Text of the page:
Another witness, Specialist Jason Kennel, who was not
accused of wrongdoing, said, “I saw them nude, but MI
would tell us to take away their mattresses, sheets,
and clothes.” (It was his view, he added, that if M.I.
wanted him to do this “they needed to give me
paperwork.”) Taguba also cited an interview with Adel
L. Nakhla, a translator who was an employee of Titan,
a civilian contractor. He told of one night when a
“bunch of people from MI” watched as a group of
handcuffed and shackled inmates were subjected to
abuse by Graner and Frederick.

General Taguba saved his harshest words for the
military-intelligence officers and private
contractors. He recommended that Colonel Thomas
Pappas, the commander of one of the M.I. brigades, be
reprimanded and receive non-judicial punishment, and
that Lieutenant Colonel Steven Jordan, the former
director of the Joint Interrogation and Debriefing
Center, be relieved of duty and reprimanded. He
further urged that a civilian contractor, Steven
Stephanowicz, of CACI International, be fired from his
Army job, reprimanded, and denied his security
clearances for lying to the investigating team and
allowing or ordering military policemen “who were not
trained in interrogation techniques to facilitate
interrogations by ‘setting conditions’ which were
neither authorized” nor in accordance with Army
regulations. “He clearly knew his instructions equated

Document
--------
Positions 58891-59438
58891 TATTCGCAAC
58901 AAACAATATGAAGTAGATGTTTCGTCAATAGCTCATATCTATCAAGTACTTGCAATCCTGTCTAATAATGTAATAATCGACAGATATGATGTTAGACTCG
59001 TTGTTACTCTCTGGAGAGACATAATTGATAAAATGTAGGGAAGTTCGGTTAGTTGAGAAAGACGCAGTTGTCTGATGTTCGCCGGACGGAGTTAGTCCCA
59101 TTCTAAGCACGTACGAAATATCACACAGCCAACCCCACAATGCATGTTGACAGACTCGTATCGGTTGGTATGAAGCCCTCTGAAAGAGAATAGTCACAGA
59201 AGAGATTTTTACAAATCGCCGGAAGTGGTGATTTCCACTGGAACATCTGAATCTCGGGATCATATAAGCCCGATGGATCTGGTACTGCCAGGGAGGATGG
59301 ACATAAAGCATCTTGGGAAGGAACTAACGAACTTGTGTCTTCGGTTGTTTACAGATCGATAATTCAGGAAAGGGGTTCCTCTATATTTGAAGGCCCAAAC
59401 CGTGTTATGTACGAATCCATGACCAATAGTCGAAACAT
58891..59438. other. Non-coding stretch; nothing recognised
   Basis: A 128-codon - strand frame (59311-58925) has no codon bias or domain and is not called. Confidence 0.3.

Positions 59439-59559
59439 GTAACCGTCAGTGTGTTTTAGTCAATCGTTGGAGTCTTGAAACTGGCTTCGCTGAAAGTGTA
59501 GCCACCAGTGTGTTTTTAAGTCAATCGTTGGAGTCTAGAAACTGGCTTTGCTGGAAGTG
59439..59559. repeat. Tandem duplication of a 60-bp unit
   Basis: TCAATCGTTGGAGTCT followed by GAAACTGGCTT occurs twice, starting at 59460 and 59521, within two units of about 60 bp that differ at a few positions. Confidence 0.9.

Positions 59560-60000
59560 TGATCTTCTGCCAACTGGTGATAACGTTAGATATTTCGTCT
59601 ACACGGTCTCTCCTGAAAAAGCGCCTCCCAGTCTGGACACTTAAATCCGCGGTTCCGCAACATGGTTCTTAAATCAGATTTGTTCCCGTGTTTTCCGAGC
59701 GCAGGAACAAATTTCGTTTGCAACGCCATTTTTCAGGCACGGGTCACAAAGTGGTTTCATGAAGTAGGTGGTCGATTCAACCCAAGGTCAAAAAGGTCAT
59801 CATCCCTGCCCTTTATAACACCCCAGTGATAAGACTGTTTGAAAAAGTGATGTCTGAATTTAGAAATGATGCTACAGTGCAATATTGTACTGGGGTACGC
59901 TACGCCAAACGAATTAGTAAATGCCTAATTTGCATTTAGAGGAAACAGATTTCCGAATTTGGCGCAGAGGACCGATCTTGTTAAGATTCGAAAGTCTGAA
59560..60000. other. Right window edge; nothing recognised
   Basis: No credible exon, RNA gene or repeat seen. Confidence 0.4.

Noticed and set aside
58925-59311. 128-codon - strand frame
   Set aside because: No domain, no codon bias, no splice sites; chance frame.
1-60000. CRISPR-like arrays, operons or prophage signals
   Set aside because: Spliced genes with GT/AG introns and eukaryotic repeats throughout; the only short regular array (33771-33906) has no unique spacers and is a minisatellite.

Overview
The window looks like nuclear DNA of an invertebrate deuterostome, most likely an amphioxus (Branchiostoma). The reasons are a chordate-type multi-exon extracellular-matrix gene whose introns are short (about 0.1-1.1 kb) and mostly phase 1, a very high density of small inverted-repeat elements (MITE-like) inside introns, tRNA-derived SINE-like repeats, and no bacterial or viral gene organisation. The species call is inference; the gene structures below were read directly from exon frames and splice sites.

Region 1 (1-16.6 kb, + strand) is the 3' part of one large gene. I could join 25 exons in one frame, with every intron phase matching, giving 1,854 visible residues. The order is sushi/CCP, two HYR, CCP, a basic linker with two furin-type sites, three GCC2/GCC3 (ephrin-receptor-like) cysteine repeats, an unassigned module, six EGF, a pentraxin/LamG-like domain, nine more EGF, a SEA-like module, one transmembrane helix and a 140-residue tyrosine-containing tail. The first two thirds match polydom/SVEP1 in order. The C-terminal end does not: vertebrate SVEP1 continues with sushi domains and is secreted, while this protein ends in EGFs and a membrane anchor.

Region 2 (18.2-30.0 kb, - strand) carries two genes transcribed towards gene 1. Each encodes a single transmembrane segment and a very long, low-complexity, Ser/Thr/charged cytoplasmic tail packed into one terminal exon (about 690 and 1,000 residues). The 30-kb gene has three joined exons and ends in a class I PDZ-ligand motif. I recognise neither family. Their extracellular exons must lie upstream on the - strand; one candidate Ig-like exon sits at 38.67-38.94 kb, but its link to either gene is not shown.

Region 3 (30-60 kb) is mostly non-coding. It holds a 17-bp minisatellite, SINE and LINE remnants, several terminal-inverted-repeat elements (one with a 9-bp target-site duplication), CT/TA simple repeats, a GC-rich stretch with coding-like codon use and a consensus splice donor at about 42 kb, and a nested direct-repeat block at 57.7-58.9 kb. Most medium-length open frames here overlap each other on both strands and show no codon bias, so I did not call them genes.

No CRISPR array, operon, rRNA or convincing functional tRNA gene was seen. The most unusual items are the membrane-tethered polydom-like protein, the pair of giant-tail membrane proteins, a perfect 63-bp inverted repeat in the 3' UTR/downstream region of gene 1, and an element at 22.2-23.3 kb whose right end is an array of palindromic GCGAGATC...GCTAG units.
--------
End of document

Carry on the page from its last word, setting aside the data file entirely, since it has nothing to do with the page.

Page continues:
to physical abuse,” Taguba wrote. He also recommended
disciplinary action against a second CACI employee,
John Israel. (A spokeswoman for CACI said that the
company had “received no formal communication” from
the Army about the matter.)

“I suspect,” Taguba concluded, that Pappas, Jordan,
Stephanowicz, and Israel “were either directly or
indirectly responsible for the abuse at Abu Ghraib,”
and strongly recommended immediate disciplinary

The problems inside the Army prison system in Iraq
were not hidden from senior commanders. During
Karpinski’s seven-month tour of duty, Taguba noted,
there were at least a dozen officially reported
incidents involving escapes, attempted escapes, and
other serious security issues that were investigated
by officers of the 800th M.P. Brigade. Some of the
incidents had led to the killing or wounding of
inmates and M.P.s, and resulted in a series of
“lessons learned” inquiries within the brigade.
Karpinski invariably approved the reports and signed
orders calling for changes in day-to-day procedures.
But Taguba found that she did not follow up, doing
nothing to insure that the orders were carried out.
Had she done so, he added, “cases of abuse may have
been prevented.”

General Taguba further found that Abu Ghraib was
filled beyond capacity, and that the M.P. guard force
was significantly undermanned and short of resources.
“This imbalance has contributed to the poor living
conditions, escapes, and accountability lapses,” he
wrote. There were gross differences, Taguba said,
between the actual number of prisoners on hand and the
number officially recorded. A lack of proper screening
also meant that many innocent Iraqis were wrongly
being detained—indefinitely, it seemed, in some cases.
The Taguba study noted that more than sixty per cent
of the civilian inmates at Abu Ghraib were deemed not
to be a threat to society, which should have enabled
them to be released. Karpinski’s defense, Taguba said,
was that her superior officers “routinely” rejected
her recommendations regarding the release of such

Karpinski was rarely seen at the prisons she was
supposed to be running, Taguba wrote. He also found a
wide range of administrative problems, including some
that he considered “without precedent in my military
career.” The soldiers, he added, were “poorly prepared
and untrained . . . prior to deployment, at the